Poor Ella Cinders is much abused by her evil step-mother and step-sisters. When she wins a local beauty contest she jumps at the chance to get out of her dead-end life and go to Hollywood, ... See full summary »
Distilled (un-credited) from Kevin Brownlow's 1968 book "The Parade's Gone By...", this 13-part mini-series follows the rise and fall of the American silent film industry. Each episode focuses on a different aspect of silent film history and production. Several silent film makers - stars, writers, directors, producers, stunt-men and crew - and their family and friends are interviewed. Also included are hundreds of film clips and behind-the-scene photographs, how-did-they-do-that spoilers and lots of trivia.Written by
Steven W. Siferd <email@example.com>
Agnes de Mille:
There was great excitement, and great fervor, and great sense of romance, romantic adventure. They didn't know what they were working in. They didn't know what the future would be. They didn't know what they were doing. They knew that every picture broke boundaries. Some one new thing would be done. A new way of handling the camera. A new way of cutting. A new way of lighting. And they would be so excited by it! And my father used to say, always, "We are not real artists. None of us. We are ...
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Here is the definitive video history of the art of the American silent film. This 13-episode documentary was literally produced in the nick of time, as many of those interviewed would be deceased in a few short years - their wonderful memories lost forever.
Produced in 1980 for Thames Television, this is certainly one of the crowning achievements of the British team of Kevin Brownlow & David Gill, who together have done so much to preserve not only the history of silent cinema, but also the actual films themselves.
The one great lesson of the series is that non-talking films were a distinct art form, complete & satisfying, which had developed a universal language, understood everywhere, through the perfected medium of mime. This was all swept away with the arrival of Talk. So complete was the dismissal of silent films (which were never really silent) that within a short period of time they would be disparaged as intrinsically valueless & technically inferior.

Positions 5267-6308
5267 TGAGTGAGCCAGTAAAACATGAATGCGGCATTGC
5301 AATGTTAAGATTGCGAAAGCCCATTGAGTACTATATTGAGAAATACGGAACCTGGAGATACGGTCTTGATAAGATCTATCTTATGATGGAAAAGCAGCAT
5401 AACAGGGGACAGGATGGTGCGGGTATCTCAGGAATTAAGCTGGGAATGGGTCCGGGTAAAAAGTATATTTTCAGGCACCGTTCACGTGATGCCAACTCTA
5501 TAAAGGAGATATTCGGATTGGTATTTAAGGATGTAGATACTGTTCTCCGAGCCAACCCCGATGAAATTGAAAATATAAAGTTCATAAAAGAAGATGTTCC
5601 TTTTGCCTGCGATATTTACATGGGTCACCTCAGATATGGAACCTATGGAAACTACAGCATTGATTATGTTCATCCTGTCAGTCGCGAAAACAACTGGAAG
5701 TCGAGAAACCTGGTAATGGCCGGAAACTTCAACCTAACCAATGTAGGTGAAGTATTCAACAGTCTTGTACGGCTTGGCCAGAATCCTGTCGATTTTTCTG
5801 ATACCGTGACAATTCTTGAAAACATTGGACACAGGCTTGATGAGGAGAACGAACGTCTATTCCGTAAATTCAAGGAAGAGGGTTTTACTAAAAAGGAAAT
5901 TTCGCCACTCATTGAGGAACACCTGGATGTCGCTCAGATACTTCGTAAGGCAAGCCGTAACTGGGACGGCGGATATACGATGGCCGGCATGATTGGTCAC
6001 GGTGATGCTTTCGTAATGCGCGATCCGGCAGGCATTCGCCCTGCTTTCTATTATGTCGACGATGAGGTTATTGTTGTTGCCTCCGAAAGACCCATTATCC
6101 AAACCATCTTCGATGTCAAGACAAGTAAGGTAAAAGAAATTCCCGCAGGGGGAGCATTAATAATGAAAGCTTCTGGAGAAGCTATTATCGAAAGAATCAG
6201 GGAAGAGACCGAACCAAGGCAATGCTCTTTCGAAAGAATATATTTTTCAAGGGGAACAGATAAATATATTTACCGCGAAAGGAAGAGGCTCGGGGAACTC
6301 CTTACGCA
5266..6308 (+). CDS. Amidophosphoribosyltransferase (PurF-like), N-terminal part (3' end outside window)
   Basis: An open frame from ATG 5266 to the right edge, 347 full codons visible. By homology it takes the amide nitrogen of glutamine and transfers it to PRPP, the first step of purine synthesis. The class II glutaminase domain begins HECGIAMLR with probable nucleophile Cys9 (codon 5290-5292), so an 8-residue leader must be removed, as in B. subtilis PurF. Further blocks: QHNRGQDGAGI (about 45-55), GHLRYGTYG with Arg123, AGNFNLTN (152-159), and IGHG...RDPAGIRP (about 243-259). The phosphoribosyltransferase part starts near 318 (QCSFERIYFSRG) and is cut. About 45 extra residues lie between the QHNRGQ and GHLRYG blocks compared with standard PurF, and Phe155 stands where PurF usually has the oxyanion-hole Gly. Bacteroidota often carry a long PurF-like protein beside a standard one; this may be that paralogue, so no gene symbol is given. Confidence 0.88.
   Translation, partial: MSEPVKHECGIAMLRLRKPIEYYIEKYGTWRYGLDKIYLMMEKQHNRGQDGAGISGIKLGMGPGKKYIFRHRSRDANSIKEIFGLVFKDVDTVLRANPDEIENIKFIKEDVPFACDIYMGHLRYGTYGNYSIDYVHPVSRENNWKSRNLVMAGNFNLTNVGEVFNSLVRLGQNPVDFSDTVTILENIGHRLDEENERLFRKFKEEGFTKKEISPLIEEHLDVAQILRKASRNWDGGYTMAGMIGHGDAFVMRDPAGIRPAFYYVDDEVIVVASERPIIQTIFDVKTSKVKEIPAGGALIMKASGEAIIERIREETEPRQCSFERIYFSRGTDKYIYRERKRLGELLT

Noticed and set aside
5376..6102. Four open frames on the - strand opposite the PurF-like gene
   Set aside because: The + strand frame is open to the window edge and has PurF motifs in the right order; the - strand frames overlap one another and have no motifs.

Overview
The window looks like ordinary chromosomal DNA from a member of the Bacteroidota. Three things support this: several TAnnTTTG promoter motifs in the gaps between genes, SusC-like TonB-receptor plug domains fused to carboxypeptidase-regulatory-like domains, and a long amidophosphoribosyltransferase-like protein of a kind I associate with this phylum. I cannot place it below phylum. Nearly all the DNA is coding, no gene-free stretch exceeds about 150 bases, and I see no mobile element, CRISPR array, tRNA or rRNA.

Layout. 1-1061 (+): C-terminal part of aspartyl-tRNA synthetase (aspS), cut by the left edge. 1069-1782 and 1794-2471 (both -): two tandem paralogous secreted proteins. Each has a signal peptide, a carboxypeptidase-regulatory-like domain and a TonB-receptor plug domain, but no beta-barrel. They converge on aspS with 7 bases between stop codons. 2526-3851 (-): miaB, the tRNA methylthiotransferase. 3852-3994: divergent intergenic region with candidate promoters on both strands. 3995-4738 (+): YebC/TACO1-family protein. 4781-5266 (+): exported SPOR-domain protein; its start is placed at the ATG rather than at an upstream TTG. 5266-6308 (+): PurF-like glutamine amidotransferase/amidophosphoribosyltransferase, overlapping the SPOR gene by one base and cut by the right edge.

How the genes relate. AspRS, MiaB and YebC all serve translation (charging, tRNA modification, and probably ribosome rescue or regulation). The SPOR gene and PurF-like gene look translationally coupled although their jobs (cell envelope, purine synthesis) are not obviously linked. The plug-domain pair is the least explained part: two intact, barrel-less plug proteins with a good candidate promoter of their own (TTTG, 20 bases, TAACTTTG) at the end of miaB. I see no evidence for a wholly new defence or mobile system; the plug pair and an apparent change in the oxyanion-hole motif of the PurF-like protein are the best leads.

As HOLLYWOOD triumphantly shows, nothing could have been further from the truth. Films of enormous expertise & intense emotional impact were almost routinely created by the pioneers who were perfecting their new invention. The achievements of Silent Cinema's 35 years constitute a new cultural renaissance.
Episodes focus on such topics as Westerns, comedies, war films, stunts, camera techniques & scandals. Not only do we hear from such luminaries as Lillian Gish, Gloria Swanson, Douglas Fairbanks Jr. & even John Wayne, but we are also enchanted by the recollections of Viola Dana, Leatrice Joy, Bessie Love, Colleen Moore & Blanche Sweet, performers in danger of obscurement due to the fact that their careers were so very long ago and their films are largely unavailable or lost. Hearing Miss Dana discuss the death of the stunt pilot she loved, or Miss Joy recollecting a tender note from husband John Gilbert, or Miss Moore hilariously describing her voice lessons when talkies arrived, is to inculcate real human personalities into what would otherwise be only historical footnotes.
A parade of directors, cameramen, stunt men & theater musicians also reminisce, as do writer Adela Rogers St. Johns & choreographer Agnes de Mille, who between them seem to have been everywhere & known everyone. Even Lord Louis Mountbatten recalls his memories of halcyon days at Pickfair.
While some fans may not want to have all the mysteries revealed as to how Douglas Fairbanks & Harold Lloyd achieved some of their most famous stunts, it is still fascinating information and detracts not a whit from the stars' prestige. It is rather sad, however, to see such stars as John Gilbert, Roscoe Arbuckle, James Murray & Ramon Novarro in their prime, with the knowledge of what Fate had in store for them...
Fans of HOLLYWOOD will be pleased to know that in the decades that have passed since its production many of the silent films it highlights have been fully restored and show now to much greater advantage that the rather faded appearance they make in the documentary.
Much appreciation must go to two men whose contributions go very far in contributing to the success of the series. Carl Davis provides a wonderfully evocative score for HOLLYWOOD, his use of traditional tunes & his own lilting melodies a splendid match for what is taking place on screen. James Mason's narration is absolutely perfect - his rich voice, so warm & intimate, ironically proving that there is a place for talking pictures after all.
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